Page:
When A Pear Is A Pair

Ambiguous figures and visual puns have long been a source of popular entertainment. In 1830s England, publishers came up with a printing technique that allowed them to create illustrations with double meanings. One view is seen when the image is illuminated from the front and a different view is seen when the image is illuminated from the back. During the same visit to Boston's MFA at which I encountered Ian Hunter and M.C. Escher, I also came across The Pear, published around 1840 by T. Dawson, in which the pear/pair pun is charmingly visualized...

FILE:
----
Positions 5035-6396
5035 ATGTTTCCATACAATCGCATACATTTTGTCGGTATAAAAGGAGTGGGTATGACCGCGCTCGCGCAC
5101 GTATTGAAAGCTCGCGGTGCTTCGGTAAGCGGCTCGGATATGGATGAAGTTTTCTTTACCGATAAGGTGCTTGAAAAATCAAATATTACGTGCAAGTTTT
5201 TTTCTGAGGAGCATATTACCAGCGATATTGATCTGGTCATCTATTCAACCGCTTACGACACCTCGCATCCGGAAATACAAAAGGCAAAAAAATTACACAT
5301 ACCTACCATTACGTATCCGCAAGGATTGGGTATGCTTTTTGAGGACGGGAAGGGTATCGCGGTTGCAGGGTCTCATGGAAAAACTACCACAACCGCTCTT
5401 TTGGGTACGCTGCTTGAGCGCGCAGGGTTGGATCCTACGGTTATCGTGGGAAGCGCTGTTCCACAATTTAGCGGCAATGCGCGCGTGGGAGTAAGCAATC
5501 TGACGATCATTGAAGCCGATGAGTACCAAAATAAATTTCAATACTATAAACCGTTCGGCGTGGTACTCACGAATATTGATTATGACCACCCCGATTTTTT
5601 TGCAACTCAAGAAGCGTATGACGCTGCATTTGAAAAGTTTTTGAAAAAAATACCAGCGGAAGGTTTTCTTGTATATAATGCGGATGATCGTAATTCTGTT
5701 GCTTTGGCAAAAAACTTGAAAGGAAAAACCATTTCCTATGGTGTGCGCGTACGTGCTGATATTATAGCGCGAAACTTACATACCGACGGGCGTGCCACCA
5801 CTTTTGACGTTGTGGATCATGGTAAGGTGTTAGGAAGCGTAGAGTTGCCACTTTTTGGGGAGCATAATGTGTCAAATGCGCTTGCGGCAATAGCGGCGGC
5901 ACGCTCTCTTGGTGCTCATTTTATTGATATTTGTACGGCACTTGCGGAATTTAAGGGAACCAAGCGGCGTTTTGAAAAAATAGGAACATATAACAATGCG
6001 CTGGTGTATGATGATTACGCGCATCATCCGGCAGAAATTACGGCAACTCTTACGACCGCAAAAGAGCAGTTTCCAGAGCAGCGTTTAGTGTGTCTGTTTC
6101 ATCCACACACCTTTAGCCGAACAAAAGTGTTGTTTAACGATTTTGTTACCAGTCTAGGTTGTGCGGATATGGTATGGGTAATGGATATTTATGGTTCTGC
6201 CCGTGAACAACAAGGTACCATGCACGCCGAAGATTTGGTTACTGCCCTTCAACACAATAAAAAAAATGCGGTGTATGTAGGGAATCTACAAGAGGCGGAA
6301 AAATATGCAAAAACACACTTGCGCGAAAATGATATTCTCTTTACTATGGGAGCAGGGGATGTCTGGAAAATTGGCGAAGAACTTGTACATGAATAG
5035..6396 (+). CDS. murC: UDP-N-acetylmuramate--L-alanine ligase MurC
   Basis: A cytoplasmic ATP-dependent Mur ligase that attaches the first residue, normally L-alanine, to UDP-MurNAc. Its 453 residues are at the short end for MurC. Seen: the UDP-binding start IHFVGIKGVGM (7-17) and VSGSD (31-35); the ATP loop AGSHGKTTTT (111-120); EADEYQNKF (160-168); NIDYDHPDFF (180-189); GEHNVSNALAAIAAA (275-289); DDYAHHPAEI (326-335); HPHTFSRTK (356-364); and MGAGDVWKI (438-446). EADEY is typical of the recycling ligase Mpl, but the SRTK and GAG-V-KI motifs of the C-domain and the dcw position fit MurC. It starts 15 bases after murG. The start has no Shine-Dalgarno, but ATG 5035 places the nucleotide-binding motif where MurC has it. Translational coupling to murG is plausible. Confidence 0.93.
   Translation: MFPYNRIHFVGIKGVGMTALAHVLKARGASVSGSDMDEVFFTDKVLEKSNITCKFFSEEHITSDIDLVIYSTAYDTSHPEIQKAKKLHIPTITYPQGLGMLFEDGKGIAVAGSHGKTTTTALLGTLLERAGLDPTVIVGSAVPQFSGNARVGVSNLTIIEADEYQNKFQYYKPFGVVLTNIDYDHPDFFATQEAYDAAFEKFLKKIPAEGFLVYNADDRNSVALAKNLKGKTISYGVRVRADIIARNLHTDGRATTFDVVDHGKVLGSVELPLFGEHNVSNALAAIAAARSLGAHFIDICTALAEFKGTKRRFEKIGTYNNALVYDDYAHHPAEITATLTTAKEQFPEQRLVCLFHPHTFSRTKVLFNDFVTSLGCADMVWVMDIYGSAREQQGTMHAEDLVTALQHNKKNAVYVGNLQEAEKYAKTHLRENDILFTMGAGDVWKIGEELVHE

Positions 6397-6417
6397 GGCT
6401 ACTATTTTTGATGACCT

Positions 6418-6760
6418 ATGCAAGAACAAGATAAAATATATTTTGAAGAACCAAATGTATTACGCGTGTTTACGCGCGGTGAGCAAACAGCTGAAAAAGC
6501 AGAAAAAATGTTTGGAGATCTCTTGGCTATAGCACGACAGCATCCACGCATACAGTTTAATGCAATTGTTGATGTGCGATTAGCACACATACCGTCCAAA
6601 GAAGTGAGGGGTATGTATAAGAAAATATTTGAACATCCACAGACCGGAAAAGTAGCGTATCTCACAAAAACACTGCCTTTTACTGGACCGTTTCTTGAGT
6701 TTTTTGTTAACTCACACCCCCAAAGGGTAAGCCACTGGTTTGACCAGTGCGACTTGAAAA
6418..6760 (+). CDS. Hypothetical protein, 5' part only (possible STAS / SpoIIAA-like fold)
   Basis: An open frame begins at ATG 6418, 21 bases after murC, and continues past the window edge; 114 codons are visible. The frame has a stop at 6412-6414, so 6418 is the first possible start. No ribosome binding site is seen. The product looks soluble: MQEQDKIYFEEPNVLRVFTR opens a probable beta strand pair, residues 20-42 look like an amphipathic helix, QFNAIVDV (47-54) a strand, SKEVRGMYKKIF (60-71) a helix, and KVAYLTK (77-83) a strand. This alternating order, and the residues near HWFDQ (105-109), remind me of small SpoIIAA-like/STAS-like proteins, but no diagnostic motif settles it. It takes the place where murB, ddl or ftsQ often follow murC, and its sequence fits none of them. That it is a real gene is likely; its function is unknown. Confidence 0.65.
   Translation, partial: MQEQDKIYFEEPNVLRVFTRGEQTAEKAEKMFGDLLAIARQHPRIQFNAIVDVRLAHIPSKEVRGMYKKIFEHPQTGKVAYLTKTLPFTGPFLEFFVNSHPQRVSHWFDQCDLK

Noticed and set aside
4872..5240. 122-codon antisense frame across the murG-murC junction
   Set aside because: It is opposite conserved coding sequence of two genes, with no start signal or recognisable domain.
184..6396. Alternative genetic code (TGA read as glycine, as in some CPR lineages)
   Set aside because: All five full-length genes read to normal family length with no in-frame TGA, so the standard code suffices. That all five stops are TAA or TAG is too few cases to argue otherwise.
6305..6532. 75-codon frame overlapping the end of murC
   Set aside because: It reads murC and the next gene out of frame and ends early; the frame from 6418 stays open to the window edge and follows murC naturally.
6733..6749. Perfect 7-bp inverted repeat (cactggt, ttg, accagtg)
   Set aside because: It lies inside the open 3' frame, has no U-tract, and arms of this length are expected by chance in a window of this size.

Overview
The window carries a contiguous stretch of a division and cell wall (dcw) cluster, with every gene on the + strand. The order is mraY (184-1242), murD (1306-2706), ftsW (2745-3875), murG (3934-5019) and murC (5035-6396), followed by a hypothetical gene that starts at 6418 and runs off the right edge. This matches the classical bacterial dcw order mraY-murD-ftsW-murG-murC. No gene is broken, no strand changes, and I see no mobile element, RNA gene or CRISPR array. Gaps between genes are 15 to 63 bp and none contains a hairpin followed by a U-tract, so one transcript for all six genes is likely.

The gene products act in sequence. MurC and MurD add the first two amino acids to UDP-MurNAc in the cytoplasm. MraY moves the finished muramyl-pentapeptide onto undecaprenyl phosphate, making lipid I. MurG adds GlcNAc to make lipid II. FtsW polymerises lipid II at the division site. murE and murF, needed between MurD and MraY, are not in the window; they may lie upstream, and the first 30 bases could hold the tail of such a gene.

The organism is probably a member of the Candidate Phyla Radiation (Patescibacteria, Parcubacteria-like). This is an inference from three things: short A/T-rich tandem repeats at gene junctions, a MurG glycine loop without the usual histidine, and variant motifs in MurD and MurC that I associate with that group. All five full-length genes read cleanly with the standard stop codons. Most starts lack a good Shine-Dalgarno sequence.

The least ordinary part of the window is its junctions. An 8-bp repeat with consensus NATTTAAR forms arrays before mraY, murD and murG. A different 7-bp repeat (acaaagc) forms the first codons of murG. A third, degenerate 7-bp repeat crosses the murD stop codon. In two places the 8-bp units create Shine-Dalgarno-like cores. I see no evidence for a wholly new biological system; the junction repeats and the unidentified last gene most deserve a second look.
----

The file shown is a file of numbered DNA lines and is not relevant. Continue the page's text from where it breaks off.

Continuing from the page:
Visual puns like these are related to anamorphoses, images or projections whose full aspect can only be taken in from a single vantage point. Swiss artist Markus Raetz makes amusing anamorphoses, which you can see in this video of Yes-No (2003), a sculpture that displays the words “yes” or “no” depending on the position of the viewer.